Exxon’s purchase of natural gas firm XTO is in the news, and while they are currently removing gas from Texas shales, they may port their drills up to the Marcellus shale area, as well. As detailed here in the Ft. Worth Star Telegram:

Exxon’s impending purchase of Fort Worth-based XTO — a leading U.S. gas producer and expert in unconventional plays such as North Texas’ Barnett Shale — signifies the return of the world’s largest company to major U.S. production for the first time in years

Boone Pickens, the Dallas investor and natural gas advocate, said the Exxon-XTO deal is an important development in the country’s energy security.

Energy company executives also said Exxon’s deal to buy XTO advances the argument for using natural gas as a “bridge fuel” toward renewable energy production.

One energy executive is quoted in the article as saying

“You don’t have to be a rocket scientist to figure this out. There’s no silver bullet to this energy issue that we’ve got. We need a portfolio of alternatives.”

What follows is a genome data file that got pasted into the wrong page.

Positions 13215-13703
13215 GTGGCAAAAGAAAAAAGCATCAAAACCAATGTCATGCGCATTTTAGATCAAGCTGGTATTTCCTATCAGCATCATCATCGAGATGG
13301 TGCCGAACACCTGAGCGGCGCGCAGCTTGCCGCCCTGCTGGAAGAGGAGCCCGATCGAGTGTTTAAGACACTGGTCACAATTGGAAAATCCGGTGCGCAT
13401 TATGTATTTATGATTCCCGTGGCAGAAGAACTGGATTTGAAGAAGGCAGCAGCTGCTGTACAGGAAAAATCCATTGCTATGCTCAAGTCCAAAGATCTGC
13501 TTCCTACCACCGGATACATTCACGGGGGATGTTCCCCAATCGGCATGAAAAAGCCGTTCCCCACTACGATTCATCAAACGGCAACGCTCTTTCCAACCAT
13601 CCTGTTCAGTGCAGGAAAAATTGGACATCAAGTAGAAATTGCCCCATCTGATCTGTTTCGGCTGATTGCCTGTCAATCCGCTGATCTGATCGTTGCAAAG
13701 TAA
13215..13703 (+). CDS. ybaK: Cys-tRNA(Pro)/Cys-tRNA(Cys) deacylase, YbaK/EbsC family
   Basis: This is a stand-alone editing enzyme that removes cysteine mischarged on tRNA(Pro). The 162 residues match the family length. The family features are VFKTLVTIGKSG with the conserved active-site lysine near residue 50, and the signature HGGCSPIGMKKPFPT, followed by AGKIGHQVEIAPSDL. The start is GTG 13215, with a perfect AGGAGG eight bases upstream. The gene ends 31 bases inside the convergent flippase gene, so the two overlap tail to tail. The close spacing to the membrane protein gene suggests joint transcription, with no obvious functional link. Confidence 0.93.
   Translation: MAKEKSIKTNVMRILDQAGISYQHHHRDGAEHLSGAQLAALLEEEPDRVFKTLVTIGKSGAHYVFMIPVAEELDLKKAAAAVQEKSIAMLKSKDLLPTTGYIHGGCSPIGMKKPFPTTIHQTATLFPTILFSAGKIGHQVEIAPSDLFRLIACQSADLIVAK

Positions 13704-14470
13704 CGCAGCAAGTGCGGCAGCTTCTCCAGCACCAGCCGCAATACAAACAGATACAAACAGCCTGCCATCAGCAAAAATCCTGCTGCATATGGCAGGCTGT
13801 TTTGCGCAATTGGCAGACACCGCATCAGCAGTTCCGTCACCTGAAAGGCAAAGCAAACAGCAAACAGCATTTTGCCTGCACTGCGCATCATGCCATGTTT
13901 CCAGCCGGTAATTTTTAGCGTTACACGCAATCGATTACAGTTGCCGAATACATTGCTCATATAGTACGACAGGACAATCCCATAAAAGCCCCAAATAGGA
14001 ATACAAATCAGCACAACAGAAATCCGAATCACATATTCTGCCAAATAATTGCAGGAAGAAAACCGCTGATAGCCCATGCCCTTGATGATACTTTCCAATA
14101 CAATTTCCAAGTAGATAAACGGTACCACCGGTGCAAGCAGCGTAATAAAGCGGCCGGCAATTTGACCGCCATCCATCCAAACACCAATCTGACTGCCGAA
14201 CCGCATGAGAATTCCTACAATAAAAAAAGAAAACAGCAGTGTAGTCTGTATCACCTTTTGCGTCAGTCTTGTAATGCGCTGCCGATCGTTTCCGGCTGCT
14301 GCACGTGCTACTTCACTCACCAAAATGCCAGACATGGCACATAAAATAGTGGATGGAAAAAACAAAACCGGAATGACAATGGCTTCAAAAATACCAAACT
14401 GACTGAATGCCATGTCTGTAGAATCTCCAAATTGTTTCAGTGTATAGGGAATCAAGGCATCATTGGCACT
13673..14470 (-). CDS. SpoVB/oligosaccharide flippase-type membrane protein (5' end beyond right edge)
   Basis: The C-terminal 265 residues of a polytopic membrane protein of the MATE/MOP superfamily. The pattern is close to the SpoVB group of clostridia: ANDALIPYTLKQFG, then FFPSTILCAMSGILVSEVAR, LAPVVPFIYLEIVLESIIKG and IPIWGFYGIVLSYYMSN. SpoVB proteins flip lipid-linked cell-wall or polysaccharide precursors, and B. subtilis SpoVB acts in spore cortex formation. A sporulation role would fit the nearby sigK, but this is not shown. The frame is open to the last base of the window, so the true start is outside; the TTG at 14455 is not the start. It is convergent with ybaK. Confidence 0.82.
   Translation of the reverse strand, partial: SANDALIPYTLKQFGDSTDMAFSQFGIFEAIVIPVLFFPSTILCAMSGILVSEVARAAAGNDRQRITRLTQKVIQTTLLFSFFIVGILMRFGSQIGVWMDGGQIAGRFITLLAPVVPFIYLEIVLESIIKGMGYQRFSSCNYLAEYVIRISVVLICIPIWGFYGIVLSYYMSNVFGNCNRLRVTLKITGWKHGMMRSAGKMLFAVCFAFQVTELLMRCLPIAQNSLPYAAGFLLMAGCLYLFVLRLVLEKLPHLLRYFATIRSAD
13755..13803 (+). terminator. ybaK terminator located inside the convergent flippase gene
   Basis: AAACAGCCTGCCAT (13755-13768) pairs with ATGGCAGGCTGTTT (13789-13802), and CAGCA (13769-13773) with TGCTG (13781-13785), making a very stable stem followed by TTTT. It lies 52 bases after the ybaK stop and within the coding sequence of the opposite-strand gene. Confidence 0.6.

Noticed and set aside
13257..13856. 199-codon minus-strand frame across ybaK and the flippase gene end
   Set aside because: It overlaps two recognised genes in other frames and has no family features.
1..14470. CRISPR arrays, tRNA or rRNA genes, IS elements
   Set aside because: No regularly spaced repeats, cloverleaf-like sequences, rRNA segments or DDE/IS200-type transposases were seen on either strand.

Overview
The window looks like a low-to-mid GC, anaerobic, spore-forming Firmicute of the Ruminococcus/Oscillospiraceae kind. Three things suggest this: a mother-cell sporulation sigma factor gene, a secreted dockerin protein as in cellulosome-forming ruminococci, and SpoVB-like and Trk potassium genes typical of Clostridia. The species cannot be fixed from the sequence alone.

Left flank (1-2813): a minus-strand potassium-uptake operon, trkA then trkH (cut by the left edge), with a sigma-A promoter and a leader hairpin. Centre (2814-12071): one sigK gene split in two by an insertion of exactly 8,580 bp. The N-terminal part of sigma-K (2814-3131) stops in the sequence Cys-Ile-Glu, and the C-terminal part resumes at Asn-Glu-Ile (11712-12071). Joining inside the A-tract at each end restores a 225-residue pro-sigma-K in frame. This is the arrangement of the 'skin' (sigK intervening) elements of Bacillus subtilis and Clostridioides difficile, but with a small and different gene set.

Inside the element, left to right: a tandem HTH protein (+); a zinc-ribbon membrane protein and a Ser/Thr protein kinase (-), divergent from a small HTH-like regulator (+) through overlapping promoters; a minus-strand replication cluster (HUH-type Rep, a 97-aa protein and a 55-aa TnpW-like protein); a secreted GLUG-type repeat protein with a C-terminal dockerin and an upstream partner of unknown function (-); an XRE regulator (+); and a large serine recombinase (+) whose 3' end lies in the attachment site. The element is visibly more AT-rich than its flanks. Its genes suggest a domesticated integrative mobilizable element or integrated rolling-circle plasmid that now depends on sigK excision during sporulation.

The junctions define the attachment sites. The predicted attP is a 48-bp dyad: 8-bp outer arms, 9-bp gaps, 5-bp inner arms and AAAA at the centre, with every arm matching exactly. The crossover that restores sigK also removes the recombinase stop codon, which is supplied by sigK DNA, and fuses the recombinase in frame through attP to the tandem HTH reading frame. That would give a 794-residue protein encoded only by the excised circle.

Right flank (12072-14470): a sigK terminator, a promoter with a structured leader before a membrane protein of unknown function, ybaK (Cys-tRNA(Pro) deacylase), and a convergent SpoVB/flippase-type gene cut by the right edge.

Those include conservation, renewables, and nuclear, he said, “but at the end of the day, unless we’re all going to start walking to work, the fossil fuels have to play a role over the next two or three decades.”

And what is so wrong with us all walking to work?  That’s what we really need, after all.

Unfortunately, necessary efforts to recast land-use planning and public transportation are being left out of these discussions. Burning more fossil fuel, albeit a cleaner one than oil-derived products, is not really a bridge when what we need to do is build our cities, towns, and transportation networks differently, radically ratcheting down dependence on the automobile.  We must start on this path now, and not rely on technology, be it gas or energy alternatives such as solar power. The real solutions lie in less technology, fewer automobiles, not different and more technology.


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